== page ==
|Krzysztof Penderecki. (OPUS)|
Krzysztof Penderecki, one of the greatest classical music composers of our time, is visiting Seoul next week to present his contemporary musical.
Honoring his 80th birthday, the Seoul International Music Festival “Winter,” to be held Dec. 16-20 at Seoul Arts Center, will be dedicated to the Polish composer, who has had a long relationship with Korea.
On Dec. 16, the Shanghai Quartet will perform Penderecki’s String Quartet No. 3 along with Haydn’s String Quartet in D minor, Op. 76, and Dvorak’s String Quartet No.14 in A flat major, Op. 105, at the IBK Chamber Hall. The next day, Ensemble Opus, composed of violinists Baek Ju-young and Cho Ah-ra, violist Lee Hwa-yoon, cellist Arto Noras, clarinetist Kim Han, pianists Park Jong-hwa and Grace Yeo, as well as horn player Kim Young-yul, will perform Penderecki’s Sextet, followed by Shin Jee-soo’s Piano Quartet and Brahms’ Piano Quartet No.3 in C minor, Op. 60.
Dec. 18 will be the night of “Master and Apprentice #1,” during which the Korean Chamber Orchestra will perform Penderecki’s Violin Concerto No. 2. The chamber orchestra will also play Cello Concerto No. 2 by Ryu Jae-joon, a renowned composer who studied under Penderecki at the Krakow Music Academy. The following day, at “Master and Apprentice #2,” acclaimed conductor Piotr Borkowski will lead the orchestra for the Asian premiere of the master composer’s Suite per Violoncello Solo and Violin Sonata No. 2, followed by Ryu’s Sonata for Clarinet and Piano.
On the final day, at the SAC’s Concert Hall, the 80-year-old will take the baton of the KBS Symphony Orchestra for the Korean premiere of his iconic piece “Seven Gates of Jerusalem.” The orchestra will be joined by the National Chorus of Korea and the Seoul Metropolitan Chorus.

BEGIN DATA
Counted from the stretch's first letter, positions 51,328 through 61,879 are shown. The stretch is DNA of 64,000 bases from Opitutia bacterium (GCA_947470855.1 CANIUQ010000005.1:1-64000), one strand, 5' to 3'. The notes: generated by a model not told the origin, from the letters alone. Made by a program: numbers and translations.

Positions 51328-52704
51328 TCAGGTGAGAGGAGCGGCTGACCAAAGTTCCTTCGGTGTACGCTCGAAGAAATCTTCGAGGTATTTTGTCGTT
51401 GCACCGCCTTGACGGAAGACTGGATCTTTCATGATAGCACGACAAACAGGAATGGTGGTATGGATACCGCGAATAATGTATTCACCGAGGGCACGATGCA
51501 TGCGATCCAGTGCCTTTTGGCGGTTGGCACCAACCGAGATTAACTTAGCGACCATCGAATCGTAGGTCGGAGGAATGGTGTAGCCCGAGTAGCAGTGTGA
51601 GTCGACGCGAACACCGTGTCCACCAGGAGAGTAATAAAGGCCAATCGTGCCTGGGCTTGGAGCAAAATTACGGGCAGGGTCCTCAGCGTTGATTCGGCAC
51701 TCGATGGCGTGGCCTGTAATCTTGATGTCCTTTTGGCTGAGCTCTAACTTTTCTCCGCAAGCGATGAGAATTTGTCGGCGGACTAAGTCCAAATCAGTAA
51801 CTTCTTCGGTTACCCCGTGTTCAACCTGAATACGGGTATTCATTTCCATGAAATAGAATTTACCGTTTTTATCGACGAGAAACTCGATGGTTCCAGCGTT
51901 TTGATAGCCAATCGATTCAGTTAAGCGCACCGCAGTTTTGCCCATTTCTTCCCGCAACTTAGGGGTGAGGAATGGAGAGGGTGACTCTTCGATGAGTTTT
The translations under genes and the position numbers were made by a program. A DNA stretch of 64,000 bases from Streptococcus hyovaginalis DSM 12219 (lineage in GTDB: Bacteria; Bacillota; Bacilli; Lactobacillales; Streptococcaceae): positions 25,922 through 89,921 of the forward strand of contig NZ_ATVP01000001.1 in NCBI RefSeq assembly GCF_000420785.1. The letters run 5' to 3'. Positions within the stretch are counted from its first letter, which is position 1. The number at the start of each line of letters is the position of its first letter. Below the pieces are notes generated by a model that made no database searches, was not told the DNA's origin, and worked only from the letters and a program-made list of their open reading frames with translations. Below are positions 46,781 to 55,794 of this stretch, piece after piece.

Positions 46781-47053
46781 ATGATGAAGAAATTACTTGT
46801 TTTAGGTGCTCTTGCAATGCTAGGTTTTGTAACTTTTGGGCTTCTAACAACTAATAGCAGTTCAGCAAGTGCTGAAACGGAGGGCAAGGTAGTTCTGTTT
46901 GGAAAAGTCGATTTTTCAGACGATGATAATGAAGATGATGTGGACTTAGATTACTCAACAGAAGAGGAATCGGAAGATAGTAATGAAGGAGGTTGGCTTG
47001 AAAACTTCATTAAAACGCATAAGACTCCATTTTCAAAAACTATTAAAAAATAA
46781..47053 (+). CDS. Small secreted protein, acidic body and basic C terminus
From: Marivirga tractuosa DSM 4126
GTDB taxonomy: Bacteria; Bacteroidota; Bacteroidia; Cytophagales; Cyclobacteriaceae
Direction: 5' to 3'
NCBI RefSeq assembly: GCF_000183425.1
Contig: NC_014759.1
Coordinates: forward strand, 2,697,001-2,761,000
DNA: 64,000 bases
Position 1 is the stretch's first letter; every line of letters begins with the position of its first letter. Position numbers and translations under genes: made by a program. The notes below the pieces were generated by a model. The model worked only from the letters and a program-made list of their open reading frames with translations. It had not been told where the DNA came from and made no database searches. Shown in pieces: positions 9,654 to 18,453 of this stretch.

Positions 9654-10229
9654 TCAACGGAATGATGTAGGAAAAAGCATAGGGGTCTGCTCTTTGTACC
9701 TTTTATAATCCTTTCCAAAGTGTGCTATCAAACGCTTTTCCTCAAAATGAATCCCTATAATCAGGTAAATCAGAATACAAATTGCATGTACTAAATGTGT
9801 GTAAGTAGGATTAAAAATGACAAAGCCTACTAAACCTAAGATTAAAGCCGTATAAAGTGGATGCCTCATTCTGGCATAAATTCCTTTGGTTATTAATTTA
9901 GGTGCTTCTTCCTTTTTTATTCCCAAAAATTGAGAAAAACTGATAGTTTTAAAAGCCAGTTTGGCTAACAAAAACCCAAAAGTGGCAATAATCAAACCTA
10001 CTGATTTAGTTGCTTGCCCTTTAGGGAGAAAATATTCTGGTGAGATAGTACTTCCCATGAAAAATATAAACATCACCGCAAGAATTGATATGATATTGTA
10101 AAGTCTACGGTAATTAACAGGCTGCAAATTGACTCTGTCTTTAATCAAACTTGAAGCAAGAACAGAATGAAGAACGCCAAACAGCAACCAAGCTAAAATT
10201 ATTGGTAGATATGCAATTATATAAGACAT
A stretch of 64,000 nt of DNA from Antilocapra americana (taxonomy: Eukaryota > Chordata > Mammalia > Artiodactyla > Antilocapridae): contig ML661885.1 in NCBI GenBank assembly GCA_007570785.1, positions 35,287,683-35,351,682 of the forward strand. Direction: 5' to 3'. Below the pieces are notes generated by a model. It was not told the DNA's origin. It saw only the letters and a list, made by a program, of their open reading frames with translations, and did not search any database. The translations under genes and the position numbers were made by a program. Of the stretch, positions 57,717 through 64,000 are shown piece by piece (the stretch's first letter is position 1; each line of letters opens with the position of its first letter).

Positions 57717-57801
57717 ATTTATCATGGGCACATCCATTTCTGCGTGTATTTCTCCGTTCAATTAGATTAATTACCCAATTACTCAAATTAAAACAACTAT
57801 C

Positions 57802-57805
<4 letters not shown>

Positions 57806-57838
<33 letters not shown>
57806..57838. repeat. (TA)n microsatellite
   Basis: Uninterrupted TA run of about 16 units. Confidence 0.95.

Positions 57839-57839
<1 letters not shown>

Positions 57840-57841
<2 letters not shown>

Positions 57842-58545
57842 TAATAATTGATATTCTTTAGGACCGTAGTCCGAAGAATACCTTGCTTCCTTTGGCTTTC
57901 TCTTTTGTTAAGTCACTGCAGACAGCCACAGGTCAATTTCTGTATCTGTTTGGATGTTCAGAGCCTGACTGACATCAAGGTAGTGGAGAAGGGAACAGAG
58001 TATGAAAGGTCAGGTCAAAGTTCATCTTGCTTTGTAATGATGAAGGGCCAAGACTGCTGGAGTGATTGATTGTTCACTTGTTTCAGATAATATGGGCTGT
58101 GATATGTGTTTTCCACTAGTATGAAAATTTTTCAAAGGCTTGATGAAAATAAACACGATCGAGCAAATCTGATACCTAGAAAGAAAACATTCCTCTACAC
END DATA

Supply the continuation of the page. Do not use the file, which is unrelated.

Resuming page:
“Penderecki has been called the ‘living legend’ for his music encompassing deep and philosophical issues of life, death, and good and evil,” said Allie Ko, spokeswoman of OPUS, the organizer of the festival.
“He uses new and old musical instruments; he experiments with different melody lines and rhythms in the same piece. And his world has remained undefined ― he is considered very classical but at the same time post-modern.
“He is known for putting a lot of time and effort into his work ― for example, his Suite per Violoncello Solo was written over a period of 20 years,” she added.
The Grammy winner in classical music has maintained close relations with Korea. He received an honorary doctorate from Seoul National University. And in 1991, he wrote and premiered a work commissioned by the Korean government, his Symphony No.8, “Korea,” celebrating Korea’s liberation from Japanese colonial rule in 1945.
“With his love for Korea, his beloved apprentice Ryu and the music, the festival will be a pivotal moment for contemporary classical music fans here,” Ko said.
By Bae Ji-sook (firstname.lastname@example.org)